'Lost': Fate versus free will, revisited

jeremydavies_lost_290.jpgI want to return to one of the biggest topics of " Lost" today: fate versus free will. I wanted to address this earlier in the week, but my review of the Season 5 Blu-Ray set got in the way. I would have gotten away with it, too, if it weren't for those pesky release dates!

The discussion of fate versus free will was reignited here on the blog on Sunday when I posted my thoughts on the Spanish promo courtesy of the television station Cuatro. According to the poll I placed at the bottom of the recap, it seemed a majority of you had my opinion about it: namely, it worked in terms of its creativity, not its interpretation of the show. But a non-sizeable majority thought it worked on both levels, and in many ways, I was responding to those people more than the promo itself.

After all, my entry was born from the seemingly universal praise heaped upon the promo by the online "Lost" community. While I didn't exactly scour far and wide, I literally could not find one person that had anything bad to say about it. On top of that, I found almost no critical analysis of the promo: everything was essentially an instantaneous, emotional reaction to a non-canon piece of promotional material. I, too, had an initially euphoric reaction to it. But by the third viewing, something didn't sit right. By the fifth, I was stone-faced. By the seventh, I was downright antsy.

To me, the promo works wonderfully as a Rorschach test for "Lost" fans. While I would never say there's a "wrong" or "right" way to respond to the Cuatro promo, I think one's reaction to it says a lot about about his/her attitudes towards the show. For those content to passively watch the show without delving too deeply into it, that promo would have thrilled them. For those that believe in destiny's invisible hand guiding these characters towards their inevitable end, that promo would also have thrilled them. For those that believe in free will shaping the events of the show, that promo would have made them slam their heads against a desk until they bled like Charlotte after a time flash.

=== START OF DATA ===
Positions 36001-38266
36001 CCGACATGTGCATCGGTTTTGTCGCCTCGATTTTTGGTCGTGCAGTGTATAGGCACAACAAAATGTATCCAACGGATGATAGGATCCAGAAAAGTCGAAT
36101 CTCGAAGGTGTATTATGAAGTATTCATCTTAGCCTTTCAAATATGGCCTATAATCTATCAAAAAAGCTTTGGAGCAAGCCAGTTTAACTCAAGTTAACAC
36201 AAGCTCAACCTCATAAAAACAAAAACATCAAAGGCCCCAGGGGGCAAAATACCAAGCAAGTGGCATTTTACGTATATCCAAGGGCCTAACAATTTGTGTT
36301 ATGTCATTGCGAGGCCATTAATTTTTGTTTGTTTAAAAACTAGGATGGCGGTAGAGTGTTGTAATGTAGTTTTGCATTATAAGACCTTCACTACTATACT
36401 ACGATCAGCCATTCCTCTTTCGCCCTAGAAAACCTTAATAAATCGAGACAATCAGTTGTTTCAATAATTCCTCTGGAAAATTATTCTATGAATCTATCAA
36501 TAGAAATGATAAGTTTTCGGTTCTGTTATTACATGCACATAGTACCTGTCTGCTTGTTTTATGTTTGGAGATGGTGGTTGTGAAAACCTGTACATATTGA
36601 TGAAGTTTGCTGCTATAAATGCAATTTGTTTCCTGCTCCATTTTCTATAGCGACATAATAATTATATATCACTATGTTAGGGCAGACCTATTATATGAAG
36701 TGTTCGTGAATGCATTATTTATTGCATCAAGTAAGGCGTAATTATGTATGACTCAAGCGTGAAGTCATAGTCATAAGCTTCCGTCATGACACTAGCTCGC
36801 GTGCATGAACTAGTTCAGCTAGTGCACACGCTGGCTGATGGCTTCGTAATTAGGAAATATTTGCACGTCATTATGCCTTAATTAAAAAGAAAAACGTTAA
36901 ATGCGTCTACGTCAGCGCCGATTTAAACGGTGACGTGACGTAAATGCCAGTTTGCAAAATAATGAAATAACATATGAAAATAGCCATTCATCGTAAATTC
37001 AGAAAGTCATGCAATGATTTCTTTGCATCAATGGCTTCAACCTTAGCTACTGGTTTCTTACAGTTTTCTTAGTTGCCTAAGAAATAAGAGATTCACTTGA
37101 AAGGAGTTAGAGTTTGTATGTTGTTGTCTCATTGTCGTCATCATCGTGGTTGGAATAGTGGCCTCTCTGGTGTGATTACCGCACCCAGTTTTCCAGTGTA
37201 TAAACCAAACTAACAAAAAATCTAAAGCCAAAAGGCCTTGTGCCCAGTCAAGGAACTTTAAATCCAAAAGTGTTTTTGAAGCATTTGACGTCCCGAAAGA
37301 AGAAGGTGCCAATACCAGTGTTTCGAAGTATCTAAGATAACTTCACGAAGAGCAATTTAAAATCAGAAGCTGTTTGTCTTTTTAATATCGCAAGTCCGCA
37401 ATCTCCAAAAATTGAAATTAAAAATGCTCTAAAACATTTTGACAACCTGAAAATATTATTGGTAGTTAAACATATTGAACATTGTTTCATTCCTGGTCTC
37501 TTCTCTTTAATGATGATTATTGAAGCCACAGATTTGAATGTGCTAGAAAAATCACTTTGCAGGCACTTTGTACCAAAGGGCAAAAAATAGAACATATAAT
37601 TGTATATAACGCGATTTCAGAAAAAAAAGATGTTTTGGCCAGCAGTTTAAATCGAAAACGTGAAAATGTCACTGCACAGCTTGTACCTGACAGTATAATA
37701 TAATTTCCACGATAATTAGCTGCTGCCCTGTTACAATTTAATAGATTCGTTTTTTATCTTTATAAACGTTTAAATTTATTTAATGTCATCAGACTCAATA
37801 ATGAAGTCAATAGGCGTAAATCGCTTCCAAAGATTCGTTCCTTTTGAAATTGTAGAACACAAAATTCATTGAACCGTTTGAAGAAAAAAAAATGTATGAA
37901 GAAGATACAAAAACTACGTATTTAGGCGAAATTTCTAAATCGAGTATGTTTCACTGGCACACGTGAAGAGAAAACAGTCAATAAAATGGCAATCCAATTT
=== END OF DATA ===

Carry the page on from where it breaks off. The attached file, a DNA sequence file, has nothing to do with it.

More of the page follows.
Again: I'm not decrying Cuatro's interpretation of the show. I'm merely gauging the reaction to it and trying to understand the two camps' perspective. After all, I know why I didn't like it. My initial entry on the subject lays it all out there for your consumption. What I want to know is why a certain sect of "Lost" fans are happy with the idea that the players in this particular drama are attached to invisible strings, helpless in the face of larger forces to make any meaningful choice whatsoever. Maybe that's a crude formulation of this perspective, but it's essentially accurate nonetheless. And I am not asking that question derisively. I really am genuinely curious.

Now, the show has toyed with both sides of this coin since Day One. Crashing these characters down on the Island with no understanding of their place in this seemingly endless War of the Island has allowed the show to express a variety of subtle philosophical and religious perspectives that analyze the potential meaning of the events on the show. You can look at Desmond's failure to push the button in a timely manner as Oceanic 815 flew nearby as either fated to always happen, or simply the sum total of a series of events that ended in that failure. Both broadly describe Desmond's tardiness as ever always occurring. But the former perspective implies that nothing else could have happened, no matter what. The latter implies that nothing else could have happened, but only due to the series of choices that resulted in an ever-narrowing path that ultimately led Desmond to follow Kelvin out of the Swan on that particular day.

On some grand level, yes, it's silly to argue the difference between these two vantage points on a PIECE OF SCRIPTED FICTION. I understand the irony. Everything that happens on "Lost" happens due to a writer putting words onto paper. But that being said, "Lost" actively wants us to question the tension between fate and free will in terms of the ultimate endgame of the show. Whereas The Man in Black believes change is impossible, Jacob believes that choice is always present. The question "Lost" fans have to ask is the same one that its characters constantly confront: "Am I more comfortable believing that a higher power is guiding me, or am I more comfortable knowing I alone have the power to make something happen?"

I have a lot more to say on this topic, but I'm going to table it until next time. For now, I want to here from people on both sides of the aisle: Team Fate and Team Free Will, explain your preferences in the comments below!  And leave suggestions for characters you'd like to see me put through both perspectives in order to gain insight into their arcs.



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Photo credit: ABC